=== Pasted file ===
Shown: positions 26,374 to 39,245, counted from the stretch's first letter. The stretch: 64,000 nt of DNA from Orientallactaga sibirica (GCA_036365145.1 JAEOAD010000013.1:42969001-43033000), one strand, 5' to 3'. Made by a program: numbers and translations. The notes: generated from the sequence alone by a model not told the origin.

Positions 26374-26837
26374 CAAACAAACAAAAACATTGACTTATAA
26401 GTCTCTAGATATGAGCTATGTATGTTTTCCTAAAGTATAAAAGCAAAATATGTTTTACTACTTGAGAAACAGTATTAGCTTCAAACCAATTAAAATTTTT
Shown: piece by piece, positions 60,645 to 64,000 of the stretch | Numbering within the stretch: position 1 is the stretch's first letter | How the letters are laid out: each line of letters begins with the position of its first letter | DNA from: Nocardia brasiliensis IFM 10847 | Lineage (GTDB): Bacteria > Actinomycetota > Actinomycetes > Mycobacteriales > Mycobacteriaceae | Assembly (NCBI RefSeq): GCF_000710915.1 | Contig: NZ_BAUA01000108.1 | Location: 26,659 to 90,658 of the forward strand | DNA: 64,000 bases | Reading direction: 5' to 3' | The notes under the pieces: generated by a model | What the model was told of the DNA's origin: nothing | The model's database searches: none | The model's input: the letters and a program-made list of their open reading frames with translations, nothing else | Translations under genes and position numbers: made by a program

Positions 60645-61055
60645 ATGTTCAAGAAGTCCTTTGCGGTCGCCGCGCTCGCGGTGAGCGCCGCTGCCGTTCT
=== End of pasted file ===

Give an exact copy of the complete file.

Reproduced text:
Shown: positions 26,374 to 39,245, counted from the stretch's first letter. The stretch: 64,000 nt of DNA from Orientallactaga sibirica (GCA_036365145.1 JAEOAD010000013.1:42969001-43033000), one strand, 5' to 3'. Made by a program: numbers and translations. The notes: generated from the sequence alone by a model not told the origin.

Positions 26374-26837
26374 CAAACAAACAAAAACATTGACTTATAA
26401 GTCTCTAGATATGAGCTATGTATGTTTTCCTAAAGTATAAAAGCAAAATATGTTTTACTACTTGAGAAACAGTATTAGCTTCAAACCAATTAAAATTTTT
Shown: piece by piece, positions 60,645 to 64,000 of the stretch | Numbering within the stretch: position 1 is the stretch's first letter | How the letters are laid out: each line of letters begins with the position of its first letter | DNA from: Nocardia brasiliensis IFM 10847 | Lineage (GTDB): Bacteria > Actinomycetota > Actinomycetes > Mycobacteriales > Mycobacteriaceae | Assembly (NCBI RefSeq): GCF_000710915.1 | Contig: NZ_BAUA01000108.1 | Location: 26,659 to 90,658 of the forward strand | DNA: 64,000 bases | Reading direction: 5' to 3' | The notes under the pieces: generated by a model | What the model was told of the DNA's origin: nothing | The model's database searches: none | The model's input: the letters and a program-made list of their open reading frames with translations, nothing else | Translations under genes and position numbers: made by a program

Positions 60645-61055
60645 ATGTTCAAGAAGTCCTTTGCGGTCGCCGCGCTCGCGGTGAGCGCCGCTGCCGTTCT